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How will national DPAs impose fines for GDPR violations?

Takis Kakouris and Mary Deligianni (Greece), Partners of EuroCloud CPC Network

The GDPR introduced an antitrust-type sanction regime with fines which, for severe infringements, may amount up to 20 million euros or 4% of the annual turnover, whichever is greater. The Working Party of Article 29 recently issued its much expected draft Guidelines for the consistent application of such fines.

The intention of these Guidelines is to ensure that similar fines will be imposed by the national DPAs for similar cases, resulting in a uniform application of the GDPR throughout the EU (principle of equivalence).

The Guidelines constitute an elaboration on the assessment criteria set forth by the GDPR itself and should be applied on an ad hoc basis by the national DPAs. The most significant criteria are the following:&nb

(a) The nature, gravity and duration of the infringement and the categories of personal data concerned

The above should be assessed taking into consideration the number of the individuals affected (e.g. the number of registrants in a database, users of an application or customers etc.), the specified purpose of the processing and the use of the data in a compatible manner with that purpose, as well as the level of damages occurred. Whether the personal data affected are sensitive is of equal importance for assessing the severity of the breach.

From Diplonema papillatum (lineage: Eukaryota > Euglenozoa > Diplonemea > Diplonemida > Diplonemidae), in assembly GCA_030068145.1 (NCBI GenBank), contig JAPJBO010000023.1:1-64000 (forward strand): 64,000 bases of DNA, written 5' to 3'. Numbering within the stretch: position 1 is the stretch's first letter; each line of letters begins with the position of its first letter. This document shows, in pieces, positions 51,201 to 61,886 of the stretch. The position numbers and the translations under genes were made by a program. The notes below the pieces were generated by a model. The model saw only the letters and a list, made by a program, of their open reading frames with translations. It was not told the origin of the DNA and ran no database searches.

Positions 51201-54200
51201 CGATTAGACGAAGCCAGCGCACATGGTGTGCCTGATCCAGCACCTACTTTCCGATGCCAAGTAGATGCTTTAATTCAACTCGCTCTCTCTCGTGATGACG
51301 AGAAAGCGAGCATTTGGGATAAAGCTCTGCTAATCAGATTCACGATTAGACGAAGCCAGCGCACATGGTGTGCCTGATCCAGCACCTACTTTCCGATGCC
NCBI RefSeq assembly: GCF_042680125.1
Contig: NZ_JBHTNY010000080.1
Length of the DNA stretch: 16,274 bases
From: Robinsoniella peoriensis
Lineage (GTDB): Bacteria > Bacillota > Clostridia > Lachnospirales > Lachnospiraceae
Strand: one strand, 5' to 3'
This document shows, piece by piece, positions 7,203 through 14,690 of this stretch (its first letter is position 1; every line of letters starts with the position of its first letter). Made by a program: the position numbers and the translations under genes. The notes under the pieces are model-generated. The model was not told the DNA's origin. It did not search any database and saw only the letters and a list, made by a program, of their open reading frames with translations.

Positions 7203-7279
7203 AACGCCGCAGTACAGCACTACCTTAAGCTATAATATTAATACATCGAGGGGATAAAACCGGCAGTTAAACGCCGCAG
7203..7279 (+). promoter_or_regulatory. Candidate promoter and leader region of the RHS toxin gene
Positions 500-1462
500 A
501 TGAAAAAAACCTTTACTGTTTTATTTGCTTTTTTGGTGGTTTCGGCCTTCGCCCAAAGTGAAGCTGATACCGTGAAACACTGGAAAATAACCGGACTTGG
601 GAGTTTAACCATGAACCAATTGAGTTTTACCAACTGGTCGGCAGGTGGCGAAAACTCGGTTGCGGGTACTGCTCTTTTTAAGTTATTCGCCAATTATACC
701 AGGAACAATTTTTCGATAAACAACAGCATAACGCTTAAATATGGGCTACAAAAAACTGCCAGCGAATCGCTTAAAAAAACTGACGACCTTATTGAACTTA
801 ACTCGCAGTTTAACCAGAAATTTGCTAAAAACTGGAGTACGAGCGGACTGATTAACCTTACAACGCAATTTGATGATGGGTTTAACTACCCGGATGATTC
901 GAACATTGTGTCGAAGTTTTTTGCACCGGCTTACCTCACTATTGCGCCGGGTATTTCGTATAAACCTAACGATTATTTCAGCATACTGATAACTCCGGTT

(b) Intentional or negligent infringement

Circumstances that are indicative of intention might be the unlawful processing authorised by the top management or in disregard of existing privacy policies known to the employees. On the other hand, failure to read and abide by existing policies, human error, failure to apply technical updates in a timely manner or failure to adopt (rather than simply failure to apply them) are indicators of a negligent behaviour.

(c) Responsibility of the controller/processor regarding technical and organisational measures 

Examples of what is practically assessed here is whether technical, organisational and security measures at all levels of the organisation have been taken, whether privacy policies are known and actually applied, whether best practice regimes are followed or whether organisations have adhered to approved codes of conduct and certification mechanisms.

(d) Action to mitigate the damage suffered by the individuals 

Even when no such measures were taken, organisations that have admitted to their infringement and taken responsibility to correct or limit the impact of their actions might be treated with some flexibility. 


In view of the entry into force of the GDPR and the draft Guidelines, there may be a significant shift of the approach to be adopted by the Hellenic DPA on the level of fines. By way of practical advice to organisations acting either as controllers or processors, the strengthening of their position at the current stage and prior to the occurrence of a GDPR infringement can be effected through a solid GDPR compliance exercise that should include: 

  1. Design and implementation of appropriate data protection policies and procedures;
  2. Review and implementation of appropriate technical and organisational measures that would protect the personal data within their organisation and outside it (when data are processed by service providers); and
  3. Training of employees and increase of their awareness to improve understanding of the GDPR and to ensure actual implementation of the relevant policies and procedures (ongoing task).

Article provided by: 

  • Takis Kakouris (Partner, Zepos & Yannopoulos)
  • Mary Deligianni (Senior Associate, Zepos & Yannopoulos)

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